Coalition Application
College Admission
Common Application
Early Action
Parents

Breathing Room

This week we welcome Regional Director of Admission (West Coast) Ashley Brookshire to the blog. Welcome, Ashley!

Have you ever watched a presenter on a raised surface, or a singer on a stage? Think about the space they leave between themselves and the end of the stage. Now, imagine that person chooses to pace on the very edge of the stage, rather than a safe distance back. I don’t know about you, but I would be much more concerned about that person walking themselves right off the edge of the stage than focused on their presentation. Because the speaker has positioned themselves in a place without margin, stress has now entered the situation for both them and the audience.

Margin is an essential part of our lives. Without margin we run right up to the edge. Once on the edge, our focus turns to simply staying upright, rather than paying attention to the quality and intentionality with which we operate. Breathing room is absolutely necessary in the college admission process! But if you don’t plan for it, you likely won’t have any.

For those of you who are high school seniors, the college application process has already begun. Here are a couple of tips to help you  set limits and expectations for the ride ahead—tips that will allow you to preserve margin around your college search process and decision.

Dead Line

Did you know that the origin of the word deadline comes from the American Civil War? It referred to a line within prison walls beyond which inmates were shot. What a terrifying origin for a word that is now a part of our everyday language! As you can imagine, during the era when this term was making its debut prisoners probably left plenty of margin between themselves and the deadline.

Fast forward about 150 years… these days we’re not very good at leaving margin between ourselves and deadlines. As the west coast representative for an east coast school, I’m often asked if our application deadline refers to 11:59pm ET or PT. If the answer to that question makes a difference in your plan to complete your application, then you are cutting things too close!

Last year at Georgia Tech more than 60 percent of our early action first-year applications were received within three days of our application deadline (that’s over 11,000 applications!). As more applications come in, the number of phone calls, emails, and walk-in visitors who have important, time sensitive questions increases. Needless to say, despite additional staffing, our response time during these few days of the year is slower than nearly any other time in our office.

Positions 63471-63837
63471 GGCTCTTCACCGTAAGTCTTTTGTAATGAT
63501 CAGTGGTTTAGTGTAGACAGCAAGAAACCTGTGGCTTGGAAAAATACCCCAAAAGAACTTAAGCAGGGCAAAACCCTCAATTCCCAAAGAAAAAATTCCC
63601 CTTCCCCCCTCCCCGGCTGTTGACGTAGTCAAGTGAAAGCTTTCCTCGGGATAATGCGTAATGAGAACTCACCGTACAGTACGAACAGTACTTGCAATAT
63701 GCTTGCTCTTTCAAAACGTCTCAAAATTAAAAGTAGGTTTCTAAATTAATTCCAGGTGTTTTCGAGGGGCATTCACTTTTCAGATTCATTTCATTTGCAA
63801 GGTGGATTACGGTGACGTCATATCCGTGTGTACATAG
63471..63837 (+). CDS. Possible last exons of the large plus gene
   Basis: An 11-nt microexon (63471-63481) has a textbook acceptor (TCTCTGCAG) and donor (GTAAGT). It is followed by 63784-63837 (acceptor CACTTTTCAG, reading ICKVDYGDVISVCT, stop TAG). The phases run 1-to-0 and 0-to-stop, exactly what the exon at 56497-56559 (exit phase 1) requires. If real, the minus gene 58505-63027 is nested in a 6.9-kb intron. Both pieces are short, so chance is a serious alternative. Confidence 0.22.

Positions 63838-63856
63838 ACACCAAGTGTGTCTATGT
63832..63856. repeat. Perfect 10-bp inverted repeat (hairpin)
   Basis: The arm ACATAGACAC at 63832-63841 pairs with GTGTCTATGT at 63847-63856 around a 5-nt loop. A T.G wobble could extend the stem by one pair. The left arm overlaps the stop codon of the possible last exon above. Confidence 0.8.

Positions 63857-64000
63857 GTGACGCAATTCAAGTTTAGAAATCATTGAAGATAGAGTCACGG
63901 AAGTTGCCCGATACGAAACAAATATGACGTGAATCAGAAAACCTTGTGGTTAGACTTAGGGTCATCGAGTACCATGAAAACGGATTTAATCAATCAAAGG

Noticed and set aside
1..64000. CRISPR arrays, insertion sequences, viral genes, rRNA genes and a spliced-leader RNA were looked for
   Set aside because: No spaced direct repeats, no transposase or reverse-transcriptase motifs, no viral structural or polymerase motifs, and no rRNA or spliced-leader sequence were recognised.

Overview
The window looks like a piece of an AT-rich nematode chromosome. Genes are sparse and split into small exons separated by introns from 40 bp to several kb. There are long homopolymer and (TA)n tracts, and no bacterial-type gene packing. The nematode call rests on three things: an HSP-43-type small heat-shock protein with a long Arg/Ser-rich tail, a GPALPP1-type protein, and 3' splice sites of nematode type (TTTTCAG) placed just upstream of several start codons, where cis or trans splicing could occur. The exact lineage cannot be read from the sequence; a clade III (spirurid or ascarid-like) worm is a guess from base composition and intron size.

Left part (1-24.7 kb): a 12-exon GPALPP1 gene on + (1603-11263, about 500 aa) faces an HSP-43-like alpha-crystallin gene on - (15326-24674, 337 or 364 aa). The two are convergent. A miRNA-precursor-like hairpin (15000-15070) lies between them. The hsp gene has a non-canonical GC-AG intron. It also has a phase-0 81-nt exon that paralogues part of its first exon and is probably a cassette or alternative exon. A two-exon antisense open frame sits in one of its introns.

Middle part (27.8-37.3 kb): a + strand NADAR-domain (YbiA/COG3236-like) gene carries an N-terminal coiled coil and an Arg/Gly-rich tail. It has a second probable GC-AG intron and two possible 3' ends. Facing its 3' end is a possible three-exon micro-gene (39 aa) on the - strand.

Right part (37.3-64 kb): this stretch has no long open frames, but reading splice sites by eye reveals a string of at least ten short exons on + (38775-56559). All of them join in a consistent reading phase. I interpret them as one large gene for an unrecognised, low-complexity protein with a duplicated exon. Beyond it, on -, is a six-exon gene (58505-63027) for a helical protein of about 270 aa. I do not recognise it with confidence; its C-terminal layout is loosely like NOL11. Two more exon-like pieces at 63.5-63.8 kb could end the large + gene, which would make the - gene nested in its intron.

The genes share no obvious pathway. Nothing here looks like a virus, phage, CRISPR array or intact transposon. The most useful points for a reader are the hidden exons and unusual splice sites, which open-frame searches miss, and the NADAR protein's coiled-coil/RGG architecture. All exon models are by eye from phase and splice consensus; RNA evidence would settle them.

If you’re treating the deadline as THE DAY on which you plan to apply then you find yourself with a last-minute question, you’re welcoming unnecessary stress into your life as you anxiously await a response. The solution is simple: build in breathing room! When you see a deadline, give yourself a goal of applying one week in advance. Then if something unexpected happens, such as illness, inclement weather, or the internet breaks (true story—it’s happened in the past!), you still have margin between yourself and the actual deadline.

Quiet Hours

Back when my husband and I were engaged, we realized very early on we could not talk about wedding planning every waking moment. There was plenty to discuss, and each day we could spend hours talking about song lists, seating charts, and minute details. But the obsession of planning was exhausting. If we wanted to actually enjoy our engagement, and plan for a future far beyond our wedding day, we had to set limits on when we discussed wedding plans.

I strongly encourage you and your family to do the same for your college search process. If you set no limits to college talks, then you all will inevitably burn out. A time of discovery and maturity will be marred with talking about details that are subject to constant change. You’ll find yourselves rehashing the same conversation over and over and over again, but with different levels of emotion and stress.  There are important things for you and your family to discuss, and you certainly need to have dialogue around the college process. Just don’t make it part of every conversation you have during your senior year.

Find the best time for you all to sit down each week and talk (sound familiar? It should!). Maybe you agree not to talk about college on the weekends… or before school… or maybe you only talk about it on a designated day. Do whatever makes the most sense for you, but make sure you’re setting a framework around when these important, but exhausting, conversations take place. Leave margin in your day and your conversations so college talk doesn’t permeate all aspects of your life.

Just Breathe….